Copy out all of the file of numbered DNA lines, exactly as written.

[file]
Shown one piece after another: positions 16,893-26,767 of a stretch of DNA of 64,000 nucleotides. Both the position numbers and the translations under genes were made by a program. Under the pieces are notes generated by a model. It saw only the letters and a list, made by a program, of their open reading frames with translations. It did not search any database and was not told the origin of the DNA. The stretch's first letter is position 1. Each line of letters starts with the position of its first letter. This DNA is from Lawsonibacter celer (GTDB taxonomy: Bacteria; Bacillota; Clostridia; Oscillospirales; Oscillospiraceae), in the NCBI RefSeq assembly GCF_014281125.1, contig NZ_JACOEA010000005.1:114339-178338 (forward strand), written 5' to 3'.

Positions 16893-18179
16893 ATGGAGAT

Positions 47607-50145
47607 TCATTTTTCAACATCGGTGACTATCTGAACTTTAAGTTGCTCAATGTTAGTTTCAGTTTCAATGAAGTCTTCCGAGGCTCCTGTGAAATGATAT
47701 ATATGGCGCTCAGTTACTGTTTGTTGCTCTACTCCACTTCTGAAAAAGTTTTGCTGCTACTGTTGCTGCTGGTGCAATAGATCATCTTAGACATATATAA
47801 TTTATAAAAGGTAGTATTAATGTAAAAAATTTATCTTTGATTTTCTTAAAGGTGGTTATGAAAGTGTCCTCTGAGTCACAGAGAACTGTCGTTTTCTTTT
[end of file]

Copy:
Shown one piece after another: positions 16,893-26,767 of a stretch of DNA of 64,000 nucleotides. Both the position numbers and the translations under genes were made by a program. Under the pieces are notes generated by a model. It saw only the letters and a list, made by a program, of their open reading frames with translations. It did not search any database and was not told the origin of the DNA. The stretch's first letter is position 1. Each line of letters starts with the position of its first letter. This DNA is from Lawsonibacter celer (GTDB taxonomy: Bacteria; Bacillota; Clostridia; Oscillospirales; Oscillospiraceae), in the NCBI RefSeq assembly GCF_014281125.1, contig NZ_JACOEA010000005.1:114339-178338 (forward strand), written 5' to 3'.

Positions 16893-18179
16893 ATGGAGAT

Positions 47607-50145
47607 TCATTTTTCAACATCGGTGACTATCTGAACTTTAAGTTGCTCAATGTTAGTTTCAGTTTCAATGAAGTCTTCCGAGGCTCCTGTGAAATGATAT
47701 ATATGGCGCTCAGTTACTGTTTGTTGCTCTACTCCACTTCTGAAAAAGTTTTGCTGCTACTGTTGCTGCTGGTGCAATAGATCATCTTAGACATATATAA
47801 TTTATAAAAGGTAGTATTAATGTAAAAAATTTATCTTTGATTTTCTTAAAGGTGGTTATGAAAGTGTCCTCTGAGTCACAGAGAACTGTCGTTTTCTTTT